Researchers with the University of the Virgin Islands' Caribbean Exploratory and Research Center (UVICERC) will conduct a Town Hall meeting Friday, Feb. 11, 2011 about the public health impacts of climate change. The public is invited to attend in order to understand the connection between climate change and public health in the Virgin Islands. Input is being sought to recommend the best ways to communicate important information to the public about adapting to climate change (extreme weather, flooding, shoreline loss due to sea level rise) and related public health issues (fish poisoning, dengue fever).
Dr. Gloria Callwood is the principal investigator on a grant entitled, "A Collaborative Response to Public Health Challenges linked to Climate Change Impacts in the Virgin Islands and the Caribbean." Dr. LaVerne E. Ragster serves as co-principal investigator and is responsible for the grant's implementation. The Town Hall meeting will provide a forum for evaluating methods Virgin Islanders currently use to communicate climate-related health challenges and will also help researchers determine how to get people to change their behavior.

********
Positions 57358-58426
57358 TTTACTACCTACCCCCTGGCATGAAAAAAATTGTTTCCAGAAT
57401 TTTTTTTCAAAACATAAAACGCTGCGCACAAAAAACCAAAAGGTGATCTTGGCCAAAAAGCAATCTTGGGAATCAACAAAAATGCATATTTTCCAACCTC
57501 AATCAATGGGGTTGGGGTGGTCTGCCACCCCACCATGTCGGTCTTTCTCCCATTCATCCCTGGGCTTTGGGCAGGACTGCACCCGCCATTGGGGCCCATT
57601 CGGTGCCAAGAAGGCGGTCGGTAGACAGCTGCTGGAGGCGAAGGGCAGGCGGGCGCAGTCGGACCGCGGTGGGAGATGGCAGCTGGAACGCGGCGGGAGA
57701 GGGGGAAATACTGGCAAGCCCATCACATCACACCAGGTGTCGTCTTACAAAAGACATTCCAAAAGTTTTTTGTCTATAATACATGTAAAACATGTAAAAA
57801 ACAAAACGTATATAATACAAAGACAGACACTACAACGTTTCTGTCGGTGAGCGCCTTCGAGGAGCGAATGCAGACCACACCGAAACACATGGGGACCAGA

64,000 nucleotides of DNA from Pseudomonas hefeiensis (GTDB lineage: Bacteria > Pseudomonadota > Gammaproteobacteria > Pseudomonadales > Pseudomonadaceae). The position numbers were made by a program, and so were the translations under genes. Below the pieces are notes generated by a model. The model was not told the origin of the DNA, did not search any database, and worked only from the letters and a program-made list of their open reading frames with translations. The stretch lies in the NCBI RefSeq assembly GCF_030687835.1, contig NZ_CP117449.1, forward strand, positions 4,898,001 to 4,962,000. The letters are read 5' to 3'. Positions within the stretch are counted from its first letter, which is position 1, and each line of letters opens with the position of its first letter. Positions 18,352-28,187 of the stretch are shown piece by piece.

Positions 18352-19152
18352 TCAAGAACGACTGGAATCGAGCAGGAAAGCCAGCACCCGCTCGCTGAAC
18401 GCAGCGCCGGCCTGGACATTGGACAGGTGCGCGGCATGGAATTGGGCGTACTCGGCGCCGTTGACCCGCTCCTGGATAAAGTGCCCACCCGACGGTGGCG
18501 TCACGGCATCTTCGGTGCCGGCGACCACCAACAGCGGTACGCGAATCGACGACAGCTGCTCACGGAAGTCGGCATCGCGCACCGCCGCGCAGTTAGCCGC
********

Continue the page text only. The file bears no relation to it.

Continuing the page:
The climate change impacts on public health grant addresses UVICERC's aim to evaluate ways to improve the health of Virgin Islanders.
"The only way we will be effective is if the community tells us what works for them," Dr. Ragster said of recommendations that may come from the Town Hall meeting. "We would be unwise to presuppose how we should communicate with the public to be effective or change behavior, and our objective is to change behavior in a positive way ."
The Town Hall meeting will take place at 6:30 p.m., via videoconference, between the UVI Administration and Conference Center's first floor conference room on St. Thomas and the Theatre (Room 401) of the Melvin Evans Center on UVI's St. Croix campus.
This project is based on a collaborative partnership between the UVICERC, the Medical University of South Carolina Office of Public Information and Community Outreach (MUSC/PICO), and the USVI Department of Health.
For further information on the impact of climate change on public health in the Caribbean please follow this link: http://www.myhealthwhatsclimategottodowithit.com.
To inquire about the CERC or to obtain information about the climate change impacts on public health grant, please contact Dr. LaVerne E. Ragster at 340-693-1336.